Thinking outside the (retail) box

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Authors
Charoenkitkamjorn, Angsarin
Author ORCID Profiles (clickable)
Degree
Master of Architecture (Professional)
Grantor
Unitec Institute of Technology
Date
2016
Supervisors
Turner, David
Kaza, Krystina
Type
Masters Thesis
Ngā Upoko Tukutuku (Māori subject headings)
Keyword
Auckland (N.Z.)
shopping
street shops
shopping malls
mixed-use development
community engagement
pedestrian experience
town centres
public spaces
Newmarket (Auckland, N.Z.)
New Zealand
Citation
Charoenkitkamjorn, A. (2016). Thinking outside the (retail) box. Master Thesis Explanatory Document. A unpublished research project submitted in partial fulfillment of the requirements for the degree of Master of Architecture (Professional). Unitec Institute of Technology, New Zealand.
Abstract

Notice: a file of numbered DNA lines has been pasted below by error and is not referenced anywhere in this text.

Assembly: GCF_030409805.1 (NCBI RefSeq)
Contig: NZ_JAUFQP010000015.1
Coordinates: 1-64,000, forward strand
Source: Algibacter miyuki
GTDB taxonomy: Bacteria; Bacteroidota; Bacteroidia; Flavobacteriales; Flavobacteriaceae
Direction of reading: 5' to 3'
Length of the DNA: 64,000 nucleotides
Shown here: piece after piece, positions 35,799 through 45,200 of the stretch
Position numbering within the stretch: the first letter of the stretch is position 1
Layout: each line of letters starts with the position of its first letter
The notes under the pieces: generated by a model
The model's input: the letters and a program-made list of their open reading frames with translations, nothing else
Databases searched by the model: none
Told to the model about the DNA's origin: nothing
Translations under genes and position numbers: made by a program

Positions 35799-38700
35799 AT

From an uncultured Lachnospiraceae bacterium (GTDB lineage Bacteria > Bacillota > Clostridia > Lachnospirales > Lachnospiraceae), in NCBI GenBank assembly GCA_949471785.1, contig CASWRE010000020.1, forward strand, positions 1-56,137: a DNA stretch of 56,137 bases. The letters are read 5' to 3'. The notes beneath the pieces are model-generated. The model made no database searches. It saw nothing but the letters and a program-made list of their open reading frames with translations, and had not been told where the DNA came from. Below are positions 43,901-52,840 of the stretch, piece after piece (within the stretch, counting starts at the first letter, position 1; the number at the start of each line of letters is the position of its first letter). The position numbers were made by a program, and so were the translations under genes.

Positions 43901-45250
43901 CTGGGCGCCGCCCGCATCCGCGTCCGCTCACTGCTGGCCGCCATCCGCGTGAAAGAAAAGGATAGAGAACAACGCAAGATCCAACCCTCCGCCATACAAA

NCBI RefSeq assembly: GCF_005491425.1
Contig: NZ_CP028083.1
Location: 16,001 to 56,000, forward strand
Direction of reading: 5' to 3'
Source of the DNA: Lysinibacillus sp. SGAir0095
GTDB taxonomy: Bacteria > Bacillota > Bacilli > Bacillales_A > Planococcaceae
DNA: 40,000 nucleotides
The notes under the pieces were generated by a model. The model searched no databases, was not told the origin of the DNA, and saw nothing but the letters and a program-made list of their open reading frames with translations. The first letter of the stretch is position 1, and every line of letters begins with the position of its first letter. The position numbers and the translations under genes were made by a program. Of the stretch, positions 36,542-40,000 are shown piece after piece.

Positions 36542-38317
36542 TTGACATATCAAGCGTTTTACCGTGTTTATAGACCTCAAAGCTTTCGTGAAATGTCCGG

Retailing plays an important role in the lives of many New Zealanders and immigrants. The continuous rise of the country’s retail industry brings positive economic effect. However, this is not seemingly reflected in the current architectural design of the retail environment in the country. What this research project proposes is to acquire an understanding of the retail environment in New Zealand and its significance in the public life. This study is done through site visits, historical research, and design research: all with the aim of highlighting the current architectural issues brought by the current design of the shopping malls and street shops. Current urban theories and precedent studies of different retail environments are also included to provide background on possible design solutions. The proposal presents the northern public end Broadway, Newmarket as a site for a proposed mixed-use development that improves commercial activities, community experience, while providing intensi cation through residential developments, all at a variety of scales. The proposed solution also captures the essence of social engagement and human interaction, providing exible gathering spaces and focusing on pedestrian activities. It seeks to provide a vibrant, liveable, and architecturally-articulate development where people can walk, stop, watch, talk and learn. Research project site: Newmarket, Auckland
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